https://hubertschaetzel.wixsite.com/website Terras sheet

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I suspect if such a set existed, the minimum set would be pretty trivial and not unique. Yet, a brute force search in 40 bit space (each Ki checked for up to 10 bit for 2, 3, 4 terms) brought no results.

]]>If we consider as a single step multiplying the previous number by 3, adding 1, and then discarding all least significant zeros, such a step will (on logarithmic average) multiply the number by 3/4.

On average, each step discards two zeros, which is equivalent to dividing by 4. (one zero is discarded with probability 1/2, two zeros with probability 1/4, 3 zeros with probability 1/8, and such series 1/2+2/4+3/8+4/16… sums to 2 zeros on average).

Thus, any long enough sequence, even though it may wander up and down, would inevitably come below its starting number.

Note that all starting numbers expressible as 4K+1 reach a smaller number after a single step. Only the starting numbers expressible as 4K+3 will produce a non-trivial sequence before reaching a smaller number.

I address (im)possibility of loops in my previous comment.

]]>To avoid confusion:

Of course, the canonical formula for Collatz (from 2Ki+1) would be:

(6Ki+4)/((2Ki+1)*2^Ni)

but we can just drop that extra 2, so it becomes 3Ki+2 in the numerator.

]]>Mr Li Jiang,

What are your thoughts on my comment below?

Regards,

Alex

If it’s possible to prove that the product:

П((3Ki+2)/(2Ki+1))

can never be a power of 2 (means its factors can never fully cancel each other, leaving only 2s from the numerator), then this will prove that a Collatz sequence can never loop.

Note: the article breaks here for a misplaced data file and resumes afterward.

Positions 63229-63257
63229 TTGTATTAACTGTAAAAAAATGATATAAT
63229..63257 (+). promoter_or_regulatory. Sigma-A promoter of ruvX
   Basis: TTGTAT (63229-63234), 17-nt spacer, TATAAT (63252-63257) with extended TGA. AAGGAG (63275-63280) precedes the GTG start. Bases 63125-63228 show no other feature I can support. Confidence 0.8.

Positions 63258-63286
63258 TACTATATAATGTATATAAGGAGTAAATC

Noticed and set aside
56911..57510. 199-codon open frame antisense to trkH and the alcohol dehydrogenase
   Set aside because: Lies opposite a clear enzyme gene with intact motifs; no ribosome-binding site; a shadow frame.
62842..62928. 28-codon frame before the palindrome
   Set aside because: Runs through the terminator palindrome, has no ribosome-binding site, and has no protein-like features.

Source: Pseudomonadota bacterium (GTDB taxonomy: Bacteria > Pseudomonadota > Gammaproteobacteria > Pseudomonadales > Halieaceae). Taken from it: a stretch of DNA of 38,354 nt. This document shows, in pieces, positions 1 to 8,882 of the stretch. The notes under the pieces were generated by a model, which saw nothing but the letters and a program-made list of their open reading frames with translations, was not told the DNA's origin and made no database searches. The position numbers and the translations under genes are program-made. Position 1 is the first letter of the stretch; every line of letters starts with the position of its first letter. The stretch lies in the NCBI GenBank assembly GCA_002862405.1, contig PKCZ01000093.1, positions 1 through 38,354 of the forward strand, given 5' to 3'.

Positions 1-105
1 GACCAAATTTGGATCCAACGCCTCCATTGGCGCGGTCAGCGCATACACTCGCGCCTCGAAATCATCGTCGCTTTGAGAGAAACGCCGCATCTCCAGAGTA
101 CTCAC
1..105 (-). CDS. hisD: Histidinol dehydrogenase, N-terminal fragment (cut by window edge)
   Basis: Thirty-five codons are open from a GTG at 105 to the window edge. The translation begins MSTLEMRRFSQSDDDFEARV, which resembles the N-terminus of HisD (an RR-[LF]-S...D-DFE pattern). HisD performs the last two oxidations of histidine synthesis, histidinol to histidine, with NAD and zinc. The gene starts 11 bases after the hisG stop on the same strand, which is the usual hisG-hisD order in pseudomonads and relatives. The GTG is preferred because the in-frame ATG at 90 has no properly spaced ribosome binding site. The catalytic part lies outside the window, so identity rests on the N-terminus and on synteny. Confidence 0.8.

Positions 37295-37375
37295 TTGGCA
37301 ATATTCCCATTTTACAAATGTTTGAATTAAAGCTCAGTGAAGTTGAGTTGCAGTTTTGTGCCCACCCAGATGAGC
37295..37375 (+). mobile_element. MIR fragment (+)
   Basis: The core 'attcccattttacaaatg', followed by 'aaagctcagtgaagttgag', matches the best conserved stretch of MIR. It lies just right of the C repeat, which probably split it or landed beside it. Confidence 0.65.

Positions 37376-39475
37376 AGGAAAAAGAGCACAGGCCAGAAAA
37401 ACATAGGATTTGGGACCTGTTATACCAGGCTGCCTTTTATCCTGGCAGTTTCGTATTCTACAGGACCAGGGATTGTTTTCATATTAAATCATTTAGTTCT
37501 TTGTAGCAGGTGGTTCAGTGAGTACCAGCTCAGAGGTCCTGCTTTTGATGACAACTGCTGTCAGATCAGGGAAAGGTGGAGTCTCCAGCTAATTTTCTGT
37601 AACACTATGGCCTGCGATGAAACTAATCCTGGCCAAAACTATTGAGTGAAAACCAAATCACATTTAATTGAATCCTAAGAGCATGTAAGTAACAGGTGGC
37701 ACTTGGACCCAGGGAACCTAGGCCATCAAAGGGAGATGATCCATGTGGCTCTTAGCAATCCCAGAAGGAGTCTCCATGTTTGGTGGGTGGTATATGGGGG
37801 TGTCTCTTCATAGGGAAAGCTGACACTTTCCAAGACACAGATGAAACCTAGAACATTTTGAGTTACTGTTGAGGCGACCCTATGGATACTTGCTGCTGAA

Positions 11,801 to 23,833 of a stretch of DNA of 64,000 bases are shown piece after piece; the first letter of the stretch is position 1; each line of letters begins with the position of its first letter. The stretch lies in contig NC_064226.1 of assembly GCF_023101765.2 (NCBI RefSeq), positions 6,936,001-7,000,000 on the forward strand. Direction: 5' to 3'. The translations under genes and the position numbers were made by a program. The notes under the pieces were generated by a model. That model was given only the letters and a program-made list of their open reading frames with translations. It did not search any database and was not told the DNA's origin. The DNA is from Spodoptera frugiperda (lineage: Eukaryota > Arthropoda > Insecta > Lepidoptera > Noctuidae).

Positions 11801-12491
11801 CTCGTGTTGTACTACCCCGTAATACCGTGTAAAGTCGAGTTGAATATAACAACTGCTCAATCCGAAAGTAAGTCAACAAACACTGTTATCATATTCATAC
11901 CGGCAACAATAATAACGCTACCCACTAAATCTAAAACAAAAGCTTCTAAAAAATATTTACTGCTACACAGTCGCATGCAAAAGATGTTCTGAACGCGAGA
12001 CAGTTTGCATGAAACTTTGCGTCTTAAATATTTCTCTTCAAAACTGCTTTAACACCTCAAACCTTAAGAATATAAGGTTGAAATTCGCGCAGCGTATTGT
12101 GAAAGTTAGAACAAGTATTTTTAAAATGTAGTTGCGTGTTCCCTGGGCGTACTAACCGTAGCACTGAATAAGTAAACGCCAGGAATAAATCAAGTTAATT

Context:

A Collatz sequence of odd numbers 2Ki+1 is equivalent to series of multiplications by:

(3Ki+2)/((2Ki+1)*2^Ni),

where division by 2^Ni means discarding all least significant zeros from the intermediate result.

If the sequence loops to the initial number, this means the product of such terms becomes equal exactly to 1, or the product of terms without 2^Ni in the denominator becomes equal to exact power of 2.

It seems that, without even considering Ki belonging to a Collatz sequence, it’s not possible to find such a set that the product above will become a power of 2.

The only such trivial value is K=0, which makes the term equal to 2, which corresponds to the only known loop starting from 1.

]]>Aditionally, in the following sentence appears theta which is not defined before.

Thank you for your cool blog.

Fabian

*[Corrected, thanks – T.]*

For the collatz conjecture, we define an iterative formula of odd integers

according to the basic theorem of arithmetic, and give the concept of iterative exponent. On this basis, a continuous iterative general formula for odd numbers is derived. With the formula, the equation of cyclic iteration is deduced and get the result of the equation without a positive integer solution except 1. On the other hand, the general formula can be converted to linear indefinite equation. The solution process of this equation reveals that odd numbers are impossible to tend to infinity through iterative operations. Extending the result to even numbers, it can be determined that all positive integers can return 1 by a limited number iterations.